“It’s a very, very high bar, I would say,” Bechthold continued. “Also, … in the early years, most of the early history of Husky sports was put into the Hall of Fame. The people from the 1900s through the 1930s or so were almost exclusively put in in those first eight to 10 classes of the Husky Hall of Fame back in the 70s and into the 80s.”
“Teammates of Polly’s like [quarterback] “Wee” Willie Coyle and his coach [Gil Dobie] were both in the first two classes,” Bechthold said.
Bechthold says he can’t remember specifically why Polly Grimm wasn’t chosen, and he says there are no formal criteria for induction.
“It can’t be rigid because there’s just too many variables,” Bechthold said.
Think of “an All-American shot-putter from 1920 [and] comparing him to a women’s soccer player from 2010,” Bechthold said. “It’s just hard to say how you can compare those two things.”
What about the next cycle? If Scott Grimm continues reaching out and educating current Husky fans about his grandfather, might the next selection committee be more inclined to induct Polly Grimm when they next review nominations in early 2023?
“We’ve kind of covered the early portion of the history of UW athletics through those first 10 or so classes, and we have a lot of deserving people that deserve to get in,” Bechthold said. “And it’s very, very difficult. It’s hard to tell people ‘no,’ but you know, that’s the nature of this kind of thing.”
Local sports historian David Eskenazi knows of Polly Grimm, and he says it’s no stretch to think of him as Husky Hall of Fame material.
“Anyone who was a captain on Gil Dobie’s team is worthy of consideration,” Eskenazi told KIRO Radio on Tuesday.
Meanwhile, Scott Grimm and his family aren’t ready to give up just yet. In a text message early Wednesday after the broadcast version of this story aired, Scott Grimm wrote, “I would love to head up a veteran’s committee to research and recognize athletes who were overlooked. Just like Major League Baseball does for its Hall of Fame. It would be a separate category.”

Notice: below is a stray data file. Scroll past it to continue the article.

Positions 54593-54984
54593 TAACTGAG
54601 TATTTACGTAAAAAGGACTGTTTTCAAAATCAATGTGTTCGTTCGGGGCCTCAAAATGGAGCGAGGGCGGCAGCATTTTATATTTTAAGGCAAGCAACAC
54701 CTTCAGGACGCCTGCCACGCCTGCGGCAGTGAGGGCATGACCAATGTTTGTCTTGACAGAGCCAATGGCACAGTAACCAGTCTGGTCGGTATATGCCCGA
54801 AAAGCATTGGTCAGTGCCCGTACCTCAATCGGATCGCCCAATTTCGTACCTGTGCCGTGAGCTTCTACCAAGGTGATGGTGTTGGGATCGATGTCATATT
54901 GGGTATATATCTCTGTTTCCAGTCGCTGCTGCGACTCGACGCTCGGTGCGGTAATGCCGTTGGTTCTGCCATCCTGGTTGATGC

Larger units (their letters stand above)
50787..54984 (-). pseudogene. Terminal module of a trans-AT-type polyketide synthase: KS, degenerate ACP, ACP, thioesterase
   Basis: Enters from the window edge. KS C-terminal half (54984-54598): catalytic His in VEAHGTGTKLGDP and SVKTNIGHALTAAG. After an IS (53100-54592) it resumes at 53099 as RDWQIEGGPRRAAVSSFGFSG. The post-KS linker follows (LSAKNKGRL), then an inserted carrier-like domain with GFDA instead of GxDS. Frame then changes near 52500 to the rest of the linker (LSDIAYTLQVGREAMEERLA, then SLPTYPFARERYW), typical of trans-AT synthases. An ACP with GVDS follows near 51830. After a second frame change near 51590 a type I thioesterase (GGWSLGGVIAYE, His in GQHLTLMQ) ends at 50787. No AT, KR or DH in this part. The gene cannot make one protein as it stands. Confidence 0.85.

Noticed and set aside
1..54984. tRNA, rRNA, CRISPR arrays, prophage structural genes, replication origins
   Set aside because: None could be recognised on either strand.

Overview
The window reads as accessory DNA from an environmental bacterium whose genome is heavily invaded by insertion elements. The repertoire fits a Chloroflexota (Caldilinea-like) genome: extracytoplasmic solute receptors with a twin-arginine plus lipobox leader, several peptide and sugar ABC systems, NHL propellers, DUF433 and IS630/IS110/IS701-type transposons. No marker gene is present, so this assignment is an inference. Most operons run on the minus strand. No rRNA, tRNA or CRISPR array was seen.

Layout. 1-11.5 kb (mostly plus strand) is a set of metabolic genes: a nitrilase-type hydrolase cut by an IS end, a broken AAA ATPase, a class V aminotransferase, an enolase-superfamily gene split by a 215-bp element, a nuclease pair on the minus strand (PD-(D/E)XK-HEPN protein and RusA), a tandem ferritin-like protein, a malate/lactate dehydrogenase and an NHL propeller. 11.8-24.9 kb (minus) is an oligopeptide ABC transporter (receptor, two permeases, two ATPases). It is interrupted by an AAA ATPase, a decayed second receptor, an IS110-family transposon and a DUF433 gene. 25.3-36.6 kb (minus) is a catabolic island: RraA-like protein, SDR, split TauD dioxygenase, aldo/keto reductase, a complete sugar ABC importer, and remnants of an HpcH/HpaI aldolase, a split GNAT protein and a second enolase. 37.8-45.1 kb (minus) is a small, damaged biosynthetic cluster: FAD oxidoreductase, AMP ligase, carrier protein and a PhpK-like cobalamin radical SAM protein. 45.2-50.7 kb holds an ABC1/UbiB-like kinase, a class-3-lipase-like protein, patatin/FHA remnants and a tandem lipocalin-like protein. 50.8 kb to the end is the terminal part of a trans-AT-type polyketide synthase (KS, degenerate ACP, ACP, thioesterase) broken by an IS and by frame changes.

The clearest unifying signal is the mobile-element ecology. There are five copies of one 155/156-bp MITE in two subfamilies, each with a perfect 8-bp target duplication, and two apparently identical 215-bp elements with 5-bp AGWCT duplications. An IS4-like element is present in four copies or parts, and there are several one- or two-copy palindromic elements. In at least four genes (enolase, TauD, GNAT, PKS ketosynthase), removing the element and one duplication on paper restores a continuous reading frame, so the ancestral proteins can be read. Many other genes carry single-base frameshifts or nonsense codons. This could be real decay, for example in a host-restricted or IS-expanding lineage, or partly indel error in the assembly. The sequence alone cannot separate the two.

Why go to so much trouble to honor a man whose athletic exploits took place more than a century ago, and who was clearly appreciated and beloved by his family?
“It means the world to us, because what it does is it recognizes an accomplishment by a very accomplished man,” Scott Grimm said. “He helped put the University of Washington on the map. People deserve to hear and understand what he did. … [It’s] just as much as any of the modern-day athletes have helped the University of Washington.”
There’s one more fascinating aspect of the history of the Grimm brothers that’s worth mentioning and worth remembering, perhaps even more than any football game or wrestling match this year, or a hundred years ago.
Polly Grimm’s younger brother, who also played football for Washington and also earned a law degree at the UW, was Warren “Wedge” Grimm. After graduation, he worked for the King County Assessor’s Office, and then enlisted in the U.S. Army and fought overseas during World War I.
When he returned after the Armistice, Warren Grimm came back to Centralia, and became a leader of the local American Legion post. In this role, Warren Grimm was caught up in one of the darkest moments in the Evergreen State – on the first anniversary of the Armistice, Nov. 11, 1919.
Trouble had been brewing for years in the Pacific Northwest between laborers working in the lumber industry – many of whom were affiliated with the Industrial Workers of the World, known as the “IWW” or the Wobblies – and lumber company owners. Oftentimes, the “establishment” – local elected leaders, veterans groups, and small business owners – sided with the big companies out of fear of unrest and violence.
In Centralia, violence had broken out before, but nothing as deadly as what happened in the “Centralia Massacre” or “Centralia Tragedy” of 1919, when the IWW expected the American Legion to attack the IWW hall during the Nov. 11 parade, and a violent confrontation took place. When it was all over, four American Legion members were dead from gunfire, and one IWW member had been lynched.
“Warren came back after the war and was in the front of the parade leading the Veterans’ Day Parade” down the main street of Centralia, his great-nephew Scott Grimm said. “And he was shot by some IWW guys. … He was one of four guys that were murdered on the streets of Centralia.”
“There is an obelisk in front of the library that has Warren’s face in brass along with the three other men that were killed,” Scott Grimm said.
Whether or not Scott Grimm is ultimately successful in his efforts to secure Husky Hall of Fame honors for his grandfather, the Grimm family is already indelibly linked to this region’s history.